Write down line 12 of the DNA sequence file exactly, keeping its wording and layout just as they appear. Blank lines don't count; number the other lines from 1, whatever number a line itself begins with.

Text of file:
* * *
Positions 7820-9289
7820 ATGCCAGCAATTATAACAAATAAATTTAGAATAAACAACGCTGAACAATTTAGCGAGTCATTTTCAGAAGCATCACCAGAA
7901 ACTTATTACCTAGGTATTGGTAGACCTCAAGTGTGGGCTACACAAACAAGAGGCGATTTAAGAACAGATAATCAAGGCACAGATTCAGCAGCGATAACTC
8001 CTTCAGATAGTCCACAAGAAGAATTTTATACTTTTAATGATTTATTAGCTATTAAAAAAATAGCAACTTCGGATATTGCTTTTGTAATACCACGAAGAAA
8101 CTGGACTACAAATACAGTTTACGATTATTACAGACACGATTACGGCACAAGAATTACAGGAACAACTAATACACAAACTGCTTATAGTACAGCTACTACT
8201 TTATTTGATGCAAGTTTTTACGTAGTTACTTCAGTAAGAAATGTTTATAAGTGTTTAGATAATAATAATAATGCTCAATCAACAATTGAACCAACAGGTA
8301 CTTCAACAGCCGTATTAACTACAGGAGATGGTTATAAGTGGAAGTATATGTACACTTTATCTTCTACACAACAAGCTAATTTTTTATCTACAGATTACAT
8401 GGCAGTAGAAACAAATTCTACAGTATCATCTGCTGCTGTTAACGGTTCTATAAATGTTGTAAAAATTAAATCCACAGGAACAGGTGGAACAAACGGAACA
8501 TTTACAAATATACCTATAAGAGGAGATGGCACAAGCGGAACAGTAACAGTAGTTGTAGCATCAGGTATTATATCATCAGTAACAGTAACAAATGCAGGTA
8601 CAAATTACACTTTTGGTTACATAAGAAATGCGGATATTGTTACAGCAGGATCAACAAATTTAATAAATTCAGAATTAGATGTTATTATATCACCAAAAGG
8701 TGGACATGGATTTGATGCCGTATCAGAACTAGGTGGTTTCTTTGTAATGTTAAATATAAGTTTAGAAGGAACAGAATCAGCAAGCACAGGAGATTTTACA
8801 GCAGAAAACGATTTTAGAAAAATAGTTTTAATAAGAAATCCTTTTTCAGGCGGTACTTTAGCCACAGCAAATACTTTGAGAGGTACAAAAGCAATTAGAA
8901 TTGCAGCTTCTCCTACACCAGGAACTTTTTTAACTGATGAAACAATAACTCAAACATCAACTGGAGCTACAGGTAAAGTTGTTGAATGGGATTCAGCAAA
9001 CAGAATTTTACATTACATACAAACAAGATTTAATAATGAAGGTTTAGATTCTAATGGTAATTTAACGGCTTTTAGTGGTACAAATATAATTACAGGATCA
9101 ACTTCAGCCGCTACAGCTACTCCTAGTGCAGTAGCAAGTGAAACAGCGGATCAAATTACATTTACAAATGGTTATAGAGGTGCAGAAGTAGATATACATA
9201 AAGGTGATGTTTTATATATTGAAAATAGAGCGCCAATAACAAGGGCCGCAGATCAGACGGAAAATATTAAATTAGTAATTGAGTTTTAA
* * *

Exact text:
8801 GCAGAAAACGATTTTAGAAAAATAGTTTTAATAAGAAATCCTTTTTCAGGCGGTACTTTAGCCACAGCAAATACTTTGAGAGGTACAAAAGCAATTAGAA